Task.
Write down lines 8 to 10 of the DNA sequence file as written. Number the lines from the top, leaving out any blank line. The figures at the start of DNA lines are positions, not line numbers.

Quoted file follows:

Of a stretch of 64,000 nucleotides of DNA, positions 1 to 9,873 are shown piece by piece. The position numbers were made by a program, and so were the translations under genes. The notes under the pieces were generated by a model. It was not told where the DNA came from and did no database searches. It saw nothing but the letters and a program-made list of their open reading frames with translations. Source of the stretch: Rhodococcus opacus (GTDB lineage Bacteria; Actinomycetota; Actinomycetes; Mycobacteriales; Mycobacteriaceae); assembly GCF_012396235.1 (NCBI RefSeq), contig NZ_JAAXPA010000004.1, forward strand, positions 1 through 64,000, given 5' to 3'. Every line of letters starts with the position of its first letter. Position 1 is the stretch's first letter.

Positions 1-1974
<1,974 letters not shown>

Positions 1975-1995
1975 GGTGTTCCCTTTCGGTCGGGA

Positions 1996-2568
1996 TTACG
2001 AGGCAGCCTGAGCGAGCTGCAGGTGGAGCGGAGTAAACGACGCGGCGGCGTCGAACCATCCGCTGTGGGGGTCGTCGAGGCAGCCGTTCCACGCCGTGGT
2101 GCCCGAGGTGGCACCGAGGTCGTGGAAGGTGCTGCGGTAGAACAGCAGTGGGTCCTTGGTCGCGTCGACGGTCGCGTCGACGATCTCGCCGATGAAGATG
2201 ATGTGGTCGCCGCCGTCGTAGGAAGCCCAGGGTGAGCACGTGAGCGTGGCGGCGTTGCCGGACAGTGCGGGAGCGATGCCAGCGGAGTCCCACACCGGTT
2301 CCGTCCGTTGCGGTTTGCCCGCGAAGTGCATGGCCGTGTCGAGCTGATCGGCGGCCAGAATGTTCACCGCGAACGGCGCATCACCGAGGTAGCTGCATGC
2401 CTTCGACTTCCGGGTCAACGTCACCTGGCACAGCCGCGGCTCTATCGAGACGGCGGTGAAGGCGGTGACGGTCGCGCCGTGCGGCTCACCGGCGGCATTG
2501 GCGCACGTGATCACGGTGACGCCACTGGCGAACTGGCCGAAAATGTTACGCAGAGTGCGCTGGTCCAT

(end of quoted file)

2001 AGGCAGCCTGAGCGAGCTGCAGGTGGAGCGGAGTAAACGACGCGGCGGCGTCGAACCATCCGCTGTGGGGGTCGTCGAGGCAGCCGTTCCACGCCGTGGT
2101 GCCCGAGGTGGCACCGAGGTCGTGGAAGGTGCTGCGGTAGAACAGCAGTGGGTCCTTGGTCGCGTCGACGGTCGCGTCGACGATCTCGCCGATGAAGATG
2201 ATGTGGTCGCCGCCGTCGTAGGAAGCCCAGGGTGAGCACGTGAGCGTGGCGGCGTTGCCGGACAGTGCGGGAGCGATGCCAGCGGAGTCCCACACCGGTT